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Jordan got to see how an e-NABLE hand works during Camp No Limits

There’s a one-of-a-kind event happening later this month and it kind of kills me that I am going to miss it. But that doesn’t mean you can’t go! e-NABLE is holding a one-day conference bringing 3D printing experts together with prosthetic experts… and maybe even you! The volunteer-based organization is making waves all across the country by creating inexpensive and creative hands and arms for limb different kids and adults.

For the first time (the group is a little more than a year old), e-NABLE is holding a one-day conference at Johns Hopkins Hospital in Baltimore, Maryland. The goal is to bring 3D printers together with prosthetists. How cool is that? The engineering of building custom-made 3D printed products is happening, but there may be even more knowledge that can be added into the designs from years of work from traditional prosthetics. I can’t wait to see what comes of it.

Families of children with limb differences and adults with limb differences are welcome to attend the event for free. Veterans are also free. Tickets for students and medical students are $15. The cost to attend goes up to $50 for medical professionals and the general public. That’s a pretty great deal. I know of limb difference families and adults planning to attend… But we have family in town that weekend so Born Just Right won’t be able to attend. You can click here to snag tickets.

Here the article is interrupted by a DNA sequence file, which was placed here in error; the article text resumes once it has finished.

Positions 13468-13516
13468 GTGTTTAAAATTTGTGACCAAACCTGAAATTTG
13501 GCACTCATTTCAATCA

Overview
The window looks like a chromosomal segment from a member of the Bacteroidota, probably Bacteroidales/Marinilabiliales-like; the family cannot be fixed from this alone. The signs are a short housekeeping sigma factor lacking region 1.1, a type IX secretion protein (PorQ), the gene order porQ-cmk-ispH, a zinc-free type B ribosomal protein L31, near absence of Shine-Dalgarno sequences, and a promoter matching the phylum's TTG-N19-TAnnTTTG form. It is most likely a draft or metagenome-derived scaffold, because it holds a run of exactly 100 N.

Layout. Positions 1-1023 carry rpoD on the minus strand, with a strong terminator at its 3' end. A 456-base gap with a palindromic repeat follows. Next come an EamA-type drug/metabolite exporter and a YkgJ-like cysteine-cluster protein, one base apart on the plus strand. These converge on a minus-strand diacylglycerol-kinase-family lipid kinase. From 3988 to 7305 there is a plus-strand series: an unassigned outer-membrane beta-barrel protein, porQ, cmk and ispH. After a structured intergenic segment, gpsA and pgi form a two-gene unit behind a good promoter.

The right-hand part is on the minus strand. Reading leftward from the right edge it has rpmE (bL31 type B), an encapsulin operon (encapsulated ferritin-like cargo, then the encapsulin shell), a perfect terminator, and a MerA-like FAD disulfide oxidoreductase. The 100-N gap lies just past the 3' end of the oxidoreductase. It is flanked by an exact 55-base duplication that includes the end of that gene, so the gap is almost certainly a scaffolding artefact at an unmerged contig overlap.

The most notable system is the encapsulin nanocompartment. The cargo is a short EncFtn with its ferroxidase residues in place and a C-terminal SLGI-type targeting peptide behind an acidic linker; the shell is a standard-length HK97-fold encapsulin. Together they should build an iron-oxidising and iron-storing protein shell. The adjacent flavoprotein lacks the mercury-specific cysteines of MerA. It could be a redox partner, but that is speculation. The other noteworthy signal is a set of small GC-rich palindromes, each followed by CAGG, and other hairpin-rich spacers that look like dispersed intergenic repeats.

There are a few designs for below elbow prosthetics, many for hand differences and 3D printer arms designed for above elbow amputees are getting better designs. I can’t wait to see what will come from this meeting. So many people committed to using this awesome technology for good. I can’t only imagine what will happen after this event. You can find all of the details about Prosthetists Meet Printers online!